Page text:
Informal feedback is vital, but it must be employed consistently to be fair.
On 3 June 2020, U.S. Air Force Judge Advocate General, Lt Gen Jeffrey Rockwell, released a memo detailing an investigation into racial disparity concerns inside our military justice system. He concluded that the Air Force had a significant disparity in the rates at which black Airmen faced non-judicial punishment (NJP) and court-martial. Shockingly, black Airmen in 2019 faced two times as many NJPs and courts-martial as white Airmen of the same rank, despite only making up 14.7% of the force. Clearly, there's a broader issue in play, and the Chief of Staff of the Air Force has ordered a review of the military justice system by the Inspector General. While this article will discuss things in the context of an Air Force issue, I don't doubt that it's a symptom of problems present in a whole host of organizations, including yours.
Military Justice: A Primer
For some background, supervisors are expected to document the issue(s) using progressively serious letters in the course of standard military discipline. This progressive discipline system starts with a Letter of Counseling, then a Letter of Admonishment, and finally a Letter of Reprimand. None of these are considered punishments; they are strictly administrative actions that will be part of an Airman's record for a period. More severe infractions may result in moving up that ladder faster or going straight to their unit commander. Once it's in the commander's hands, the commander may decide to pursue an NJP (also known as an Article 15 under the Uniform Code of Military Justice) or a court-martial. The NJP is considered an in-unit function and has limited punitive options, while a court-martial resembles a civilian criminal trial and can result in far more dire consequences. In either case, those letters can be considered to establish a pattern of underperformance.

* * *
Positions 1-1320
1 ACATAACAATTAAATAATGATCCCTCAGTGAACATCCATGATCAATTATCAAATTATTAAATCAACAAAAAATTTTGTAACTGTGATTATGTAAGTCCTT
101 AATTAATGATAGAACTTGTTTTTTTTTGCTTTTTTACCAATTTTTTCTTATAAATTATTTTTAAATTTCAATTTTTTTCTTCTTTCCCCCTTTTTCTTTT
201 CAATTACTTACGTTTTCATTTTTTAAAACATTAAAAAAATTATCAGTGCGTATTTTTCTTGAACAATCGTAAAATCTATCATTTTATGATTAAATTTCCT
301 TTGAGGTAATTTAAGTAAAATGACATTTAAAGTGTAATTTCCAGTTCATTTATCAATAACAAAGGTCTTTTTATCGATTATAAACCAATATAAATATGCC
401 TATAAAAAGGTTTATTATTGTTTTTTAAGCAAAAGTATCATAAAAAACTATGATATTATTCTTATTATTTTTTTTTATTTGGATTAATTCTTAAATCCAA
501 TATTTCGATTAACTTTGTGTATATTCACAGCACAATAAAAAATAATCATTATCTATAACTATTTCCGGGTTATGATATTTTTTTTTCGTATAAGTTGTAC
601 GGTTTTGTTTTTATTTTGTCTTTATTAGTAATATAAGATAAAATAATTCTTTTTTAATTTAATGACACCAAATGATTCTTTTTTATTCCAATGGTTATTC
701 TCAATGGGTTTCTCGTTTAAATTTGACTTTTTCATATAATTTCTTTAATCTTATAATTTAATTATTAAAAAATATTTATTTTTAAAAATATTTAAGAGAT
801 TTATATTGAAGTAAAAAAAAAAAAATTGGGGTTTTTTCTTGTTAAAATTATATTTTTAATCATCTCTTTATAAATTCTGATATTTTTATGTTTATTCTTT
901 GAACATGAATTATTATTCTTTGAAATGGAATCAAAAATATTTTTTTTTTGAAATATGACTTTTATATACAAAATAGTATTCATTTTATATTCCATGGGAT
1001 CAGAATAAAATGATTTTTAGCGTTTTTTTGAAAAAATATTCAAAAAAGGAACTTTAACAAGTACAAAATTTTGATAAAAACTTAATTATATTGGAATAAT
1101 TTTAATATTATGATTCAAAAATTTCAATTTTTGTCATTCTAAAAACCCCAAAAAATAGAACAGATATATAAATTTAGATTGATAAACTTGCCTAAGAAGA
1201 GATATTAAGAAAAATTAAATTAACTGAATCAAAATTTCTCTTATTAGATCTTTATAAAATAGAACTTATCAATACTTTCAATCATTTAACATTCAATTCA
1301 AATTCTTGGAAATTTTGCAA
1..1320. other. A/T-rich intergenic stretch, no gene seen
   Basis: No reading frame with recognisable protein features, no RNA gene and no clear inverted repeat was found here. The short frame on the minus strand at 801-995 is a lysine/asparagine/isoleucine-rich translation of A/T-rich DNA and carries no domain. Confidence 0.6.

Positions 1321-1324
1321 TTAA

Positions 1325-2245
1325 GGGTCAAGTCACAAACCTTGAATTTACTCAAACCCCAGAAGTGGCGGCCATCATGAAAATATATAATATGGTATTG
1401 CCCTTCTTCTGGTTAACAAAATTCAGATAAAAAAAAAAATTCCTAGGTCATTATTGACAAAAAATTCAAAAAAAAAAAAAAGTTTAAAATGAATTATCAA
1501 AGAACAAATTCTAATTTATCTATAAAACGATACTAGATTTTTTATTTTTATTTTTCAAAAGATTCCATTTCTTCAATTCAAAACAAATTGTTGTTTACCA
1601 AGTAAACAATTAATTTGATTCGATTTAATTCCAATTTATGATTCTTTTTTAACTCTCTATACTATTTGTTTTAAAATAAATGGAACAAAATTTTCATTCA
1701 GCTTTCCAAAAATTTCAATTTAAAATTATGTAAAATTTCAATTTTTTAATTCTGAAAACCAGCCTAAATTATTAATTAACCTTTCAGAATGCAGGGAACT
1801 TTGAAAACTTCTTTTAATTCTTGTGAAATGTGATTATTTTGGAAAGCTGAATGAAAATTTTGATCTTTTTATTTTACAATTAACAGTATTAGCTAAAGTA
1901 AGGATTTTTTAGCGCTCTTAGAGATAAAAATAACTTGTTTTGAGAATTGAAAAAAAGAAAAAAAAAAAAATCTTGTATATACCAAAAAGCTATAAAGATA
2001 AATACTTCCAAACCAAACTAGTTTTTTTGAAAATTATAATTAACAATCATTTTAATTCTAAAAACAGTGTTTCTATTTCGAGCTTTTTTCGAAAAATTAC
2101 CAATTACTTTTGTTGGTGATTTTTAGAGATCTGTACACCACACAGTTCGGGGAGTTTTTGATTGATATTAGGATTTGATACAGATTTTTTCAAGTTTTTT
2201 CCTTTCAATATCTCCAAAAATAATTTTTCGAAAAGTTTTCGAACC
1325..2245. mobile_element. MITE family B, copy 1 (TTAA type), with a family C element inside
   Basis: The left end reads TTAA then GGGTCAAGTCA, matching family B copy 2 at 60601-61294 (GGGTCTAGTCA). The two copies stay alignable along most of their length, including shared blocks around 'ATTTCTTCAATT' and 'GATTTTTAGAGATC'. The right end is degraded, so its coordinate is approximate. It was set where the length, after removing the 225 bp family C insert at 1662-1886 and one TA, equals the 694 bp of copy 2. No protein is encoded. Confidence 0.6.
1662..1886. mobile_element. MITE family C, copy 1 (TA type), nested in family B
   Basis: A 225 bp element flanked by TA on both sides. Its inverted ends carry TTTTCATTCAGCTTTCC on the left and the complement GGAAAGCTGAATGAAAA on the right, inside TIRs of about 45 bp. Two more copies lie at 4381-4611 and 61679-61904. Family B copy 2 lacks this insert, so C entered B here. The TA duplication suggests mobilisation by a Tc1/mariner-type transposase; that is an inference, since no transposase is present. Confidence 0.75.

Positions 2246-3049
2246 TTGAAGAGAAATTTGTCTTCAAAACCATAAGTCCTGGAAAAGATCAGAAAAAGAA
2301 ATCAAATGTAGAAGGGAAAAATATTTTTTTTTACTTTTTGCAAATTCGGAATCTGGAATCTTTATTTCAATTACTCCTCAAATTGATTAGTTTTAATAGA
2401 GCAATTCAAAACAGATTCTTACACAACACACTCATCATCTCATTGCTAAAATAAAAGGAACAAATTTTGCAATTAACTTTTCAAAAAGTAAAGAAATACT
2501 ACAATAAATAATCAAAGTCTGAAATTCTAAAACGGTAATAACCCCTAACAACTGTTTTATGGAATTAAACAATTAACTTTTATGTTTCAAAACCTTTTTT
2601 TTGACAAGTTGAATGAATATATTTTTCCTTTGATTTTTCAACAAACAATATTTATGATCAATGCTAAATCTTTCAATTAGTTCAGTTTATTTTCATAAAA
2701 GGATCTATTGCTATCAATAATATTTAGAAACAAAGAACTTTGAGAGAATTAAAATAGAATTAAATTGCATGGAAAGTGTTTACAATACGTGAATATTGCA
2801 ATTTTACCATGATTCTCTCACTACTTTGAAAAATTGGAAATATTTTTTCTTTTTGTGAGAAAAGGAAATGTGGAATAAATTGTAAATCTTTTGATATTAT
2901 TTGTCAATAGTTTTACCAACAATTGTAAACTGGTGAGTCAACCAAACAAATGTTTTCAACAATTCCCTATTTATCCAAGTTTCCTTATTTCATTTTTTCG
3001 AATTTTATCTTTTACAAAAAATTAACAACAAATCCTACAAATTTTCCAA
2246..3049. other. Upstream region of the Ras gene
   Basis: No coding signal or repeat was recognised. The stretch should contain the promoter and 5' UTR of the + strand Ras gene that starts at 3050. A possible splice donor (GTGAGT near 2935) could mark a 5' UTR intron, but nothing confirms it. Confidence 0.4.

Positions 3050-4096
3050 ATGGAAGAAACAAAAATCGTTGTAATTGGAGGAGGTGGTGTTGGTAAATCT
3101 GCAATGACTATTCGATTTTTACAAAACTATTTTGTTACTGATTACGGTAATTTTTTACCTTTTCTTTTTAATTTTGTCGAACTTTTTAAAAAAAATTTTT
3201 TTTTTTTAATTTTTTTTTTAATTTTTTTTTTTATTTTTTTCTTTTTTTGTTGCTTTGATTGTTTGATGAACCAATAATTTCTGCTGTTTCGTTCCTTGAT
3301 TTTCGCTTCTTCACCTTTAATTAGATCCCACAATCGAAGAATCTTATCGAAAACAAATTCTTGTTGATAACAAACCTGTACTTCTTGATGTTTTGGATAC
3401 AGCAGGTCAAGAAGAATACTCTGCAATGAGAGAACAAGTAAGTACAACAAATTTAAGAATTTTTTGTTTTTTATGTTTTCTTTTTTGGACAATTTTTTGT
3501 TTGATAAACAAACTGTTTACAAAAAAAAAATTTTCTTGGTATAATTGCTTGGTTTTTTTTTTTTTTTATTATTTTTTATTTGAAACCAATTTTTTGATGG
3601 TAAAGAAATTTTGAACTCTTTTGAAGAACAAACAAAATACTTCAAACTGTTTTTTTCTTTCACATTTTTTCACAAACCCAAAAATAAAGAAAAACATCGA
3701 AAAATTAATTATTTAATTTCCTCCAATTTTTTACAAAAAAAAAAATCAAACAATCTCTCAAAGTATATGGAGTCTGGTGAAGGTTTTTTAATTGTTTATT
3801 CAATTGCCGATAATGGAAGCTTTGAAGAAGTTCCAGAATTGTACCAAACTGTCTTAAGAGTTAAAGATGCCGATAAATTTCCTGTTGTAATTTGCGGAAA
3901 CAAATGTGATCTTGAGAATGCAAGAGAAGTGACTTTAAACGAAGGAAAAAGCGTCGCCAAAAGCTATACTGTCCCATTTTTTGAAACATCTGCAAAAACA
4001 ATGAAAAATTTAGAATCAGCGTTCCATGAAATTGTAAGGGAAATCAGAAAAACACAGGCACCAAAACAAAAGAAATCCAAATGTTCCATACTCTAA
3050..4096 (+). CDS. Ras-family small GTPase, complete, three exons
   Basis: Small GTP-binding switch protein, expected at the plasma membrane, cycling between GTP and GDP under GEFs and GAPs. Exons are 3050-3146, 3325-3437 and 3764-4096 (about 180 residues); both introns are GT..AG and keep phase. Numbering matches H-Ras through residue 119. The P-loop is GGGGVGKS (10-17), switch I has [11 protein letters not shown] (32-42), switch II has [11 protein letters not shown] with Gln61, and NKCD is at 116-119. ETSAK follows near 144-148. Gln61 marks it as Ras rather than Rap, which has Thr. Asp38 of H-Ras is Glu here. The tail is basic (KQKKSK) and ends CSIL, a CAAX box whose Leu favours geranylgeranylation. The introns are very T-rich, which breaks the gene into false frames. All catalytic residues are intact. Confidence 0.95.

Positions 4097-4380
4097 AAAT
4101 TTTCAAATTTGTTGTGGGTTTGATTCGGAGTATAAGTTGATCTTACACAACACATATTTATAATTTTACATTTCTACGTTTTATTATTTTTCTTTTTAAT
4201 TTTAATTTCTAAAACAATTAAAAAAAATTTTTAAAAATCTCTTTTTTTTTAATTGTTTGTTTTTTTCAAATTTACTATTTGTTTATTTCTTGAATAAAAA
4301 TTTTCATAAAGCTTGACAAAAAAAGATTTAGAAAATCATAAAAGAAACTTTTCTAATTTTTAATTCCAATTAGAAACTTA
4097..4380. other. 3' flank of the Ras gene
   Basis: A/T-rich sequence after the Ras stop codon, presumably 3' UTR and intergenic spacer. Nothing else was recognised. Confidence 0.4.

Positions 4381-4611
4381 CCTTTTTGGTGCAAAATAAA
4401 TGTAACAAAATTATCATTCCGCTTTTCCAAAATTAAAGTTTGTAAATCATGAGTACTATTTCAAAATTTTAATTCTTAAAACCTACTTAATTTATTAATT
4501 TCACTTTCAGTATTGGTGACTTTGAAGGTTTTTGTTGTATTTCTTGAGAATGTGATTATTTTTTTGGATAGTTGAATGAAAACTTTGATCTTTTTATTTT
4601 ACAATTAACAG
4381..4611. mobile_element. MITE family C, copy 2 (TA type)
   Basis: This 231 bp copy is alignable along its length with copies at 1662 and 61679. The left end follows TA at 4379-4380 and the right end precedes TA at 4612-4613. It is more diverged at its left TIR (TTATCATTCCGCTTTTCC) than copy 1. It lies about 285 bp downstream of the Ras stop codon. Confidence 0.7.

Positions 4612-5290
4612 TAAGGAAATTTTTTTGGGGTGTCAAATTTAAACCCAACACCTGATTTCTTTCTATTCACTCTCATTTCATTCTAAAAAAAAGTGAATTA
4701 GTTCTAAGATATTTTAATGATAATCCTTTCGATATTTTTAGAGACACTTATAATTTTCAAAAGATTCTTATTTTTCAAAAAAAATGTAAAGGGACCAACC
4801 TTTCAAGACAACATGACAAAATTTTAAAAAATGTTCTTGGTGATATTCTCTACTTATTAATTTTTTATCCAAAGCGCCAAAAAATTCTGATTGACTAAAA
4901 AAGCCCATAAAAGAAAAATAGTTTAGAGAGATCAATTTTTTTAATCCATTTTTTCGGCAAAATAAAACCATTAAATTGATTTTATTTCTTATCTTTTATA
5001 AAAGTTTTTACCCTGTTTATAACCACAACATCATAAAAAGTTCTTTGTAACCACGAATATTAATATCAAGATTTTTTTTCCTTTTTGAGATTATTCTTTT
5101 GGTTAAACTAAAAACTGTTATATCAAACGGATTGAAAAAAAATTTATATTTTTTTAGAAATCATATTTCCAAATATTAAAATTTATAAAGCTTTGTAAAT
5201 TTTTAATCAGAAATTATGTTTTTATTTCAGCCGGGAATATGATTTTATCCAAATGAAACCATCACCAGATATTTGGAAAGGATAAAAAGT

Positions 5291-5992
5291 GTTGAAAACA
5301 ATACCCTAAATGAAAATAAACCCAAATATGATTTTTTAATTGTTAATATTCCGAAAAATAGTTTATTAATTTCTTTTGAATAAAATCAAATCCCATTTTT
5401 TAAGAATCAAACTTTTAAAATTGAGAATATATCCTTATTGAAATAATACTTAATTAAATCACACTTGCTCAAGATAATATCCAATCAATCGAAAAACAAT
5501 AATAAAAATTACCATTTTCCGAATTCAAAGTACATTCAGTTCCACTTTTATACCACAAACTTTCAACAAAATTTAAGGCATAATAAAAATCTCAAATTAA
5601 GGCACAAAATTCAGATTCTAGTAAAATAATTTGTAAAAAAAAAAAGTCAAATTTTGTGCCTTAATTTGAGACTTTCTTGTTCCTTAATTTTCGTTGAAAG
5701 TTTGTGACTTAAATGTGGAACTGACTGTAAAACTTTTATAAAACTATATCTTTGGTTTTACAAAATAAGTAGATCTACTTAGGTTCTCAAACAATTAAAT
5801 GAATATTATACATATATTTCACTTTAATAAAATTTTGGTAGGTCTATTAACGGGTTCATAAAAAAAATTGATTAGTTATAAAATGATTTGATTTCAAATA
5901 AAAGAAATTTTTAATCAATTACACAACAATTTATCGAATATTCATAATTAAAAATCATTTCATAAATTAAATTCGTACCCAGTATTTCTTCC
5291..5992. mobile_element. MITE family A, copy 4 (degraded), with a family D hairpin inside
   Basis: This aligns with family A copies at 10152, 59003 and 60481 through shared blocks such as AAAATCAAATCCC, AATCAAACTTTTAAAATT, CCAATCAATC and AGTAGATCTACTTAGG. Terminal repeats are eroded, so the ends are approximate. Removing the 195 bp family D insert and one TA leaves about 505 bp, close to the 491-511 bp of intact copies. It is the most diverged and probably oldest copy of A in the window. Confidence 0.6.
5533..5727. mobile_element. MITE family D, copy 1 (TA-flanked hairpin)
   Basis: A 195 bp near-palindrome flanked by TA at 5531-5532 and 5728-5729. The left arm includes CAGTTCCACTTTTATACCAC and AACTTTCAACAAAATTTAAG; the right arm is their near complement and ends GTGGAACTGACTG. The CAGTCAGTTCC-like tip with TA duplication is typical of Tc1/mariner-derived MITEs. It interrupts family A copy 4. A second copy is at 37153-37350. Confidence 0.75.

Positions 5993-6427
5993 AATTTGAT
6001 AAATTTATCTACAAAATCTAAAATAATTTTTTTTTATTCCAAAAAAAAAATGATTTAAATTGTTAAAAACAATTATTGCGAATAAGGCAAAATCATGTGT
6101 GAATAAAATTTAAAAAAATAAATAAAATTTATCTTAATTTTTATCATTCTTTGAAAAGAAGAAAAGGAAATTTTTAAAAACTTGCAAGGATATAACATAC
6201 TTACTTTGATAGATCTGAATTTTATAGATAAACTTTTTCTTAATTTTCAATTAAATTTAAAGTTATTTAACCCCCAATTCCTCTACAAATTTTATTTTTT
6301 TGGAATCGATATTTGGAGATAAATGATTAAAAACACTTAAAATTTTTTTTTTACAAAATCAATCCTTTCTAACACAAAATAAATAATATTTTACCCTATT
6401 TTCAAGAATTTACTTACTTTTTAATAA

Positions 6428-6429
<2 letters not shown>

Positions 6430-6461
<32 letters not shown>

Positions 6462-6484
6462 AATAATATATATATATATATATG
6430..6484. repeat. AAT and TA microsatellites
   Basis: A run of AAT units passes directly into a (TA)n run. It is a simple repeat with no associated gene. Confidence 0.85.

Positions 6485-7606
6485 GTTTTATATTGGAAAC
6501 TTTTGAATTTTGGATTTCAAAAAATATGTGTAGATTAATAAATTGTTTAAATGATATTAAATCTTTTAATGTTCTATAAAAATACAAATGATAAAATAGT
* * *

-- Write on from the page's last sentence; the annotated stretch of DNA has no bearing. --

Notice above that I said that a supervisor is expected to document an underperforming Airman's issues. This is a formal approach. Many well-meaning supervisors will first attempt to correct the issue using a host of informal options, including verbal counseling and extra duty. During a town hall with some senior Air Force leaders last week, an interesting hypothesis was brought up to explain the racial disparity in our military justice system: While racism and prejudice likely play a role in some of these cases, some white supervisors may be afraid that informal discipline of underperforming black Airman might be perceived as racist and want an outside opinion.
In all formal discipline, some level of oversight will occur so that the documentation can be admitted into a court-martial later, if necessary. This oversight also ensures that the supervisor's assessment of their Airman's performance is correct and fair. On the other hand, informal discipline will not necessarily have any additional oversight and might be applied inconsistently. It's not to say that it doesn't have a place. As a supervisor, I've selectively used alternative disciplinary measures when it fits the Airman. Some will respond directly to a Letter of Counseling, while others will use it to light a cigar. Those Airmen might respond better to extra details, like filling sandbags or 'weed-and-seed' duty, to help them better appreciate their regular duties. Most service members inherently want to do good work, and they'll usually respond to the informal feedback of verbal counseling.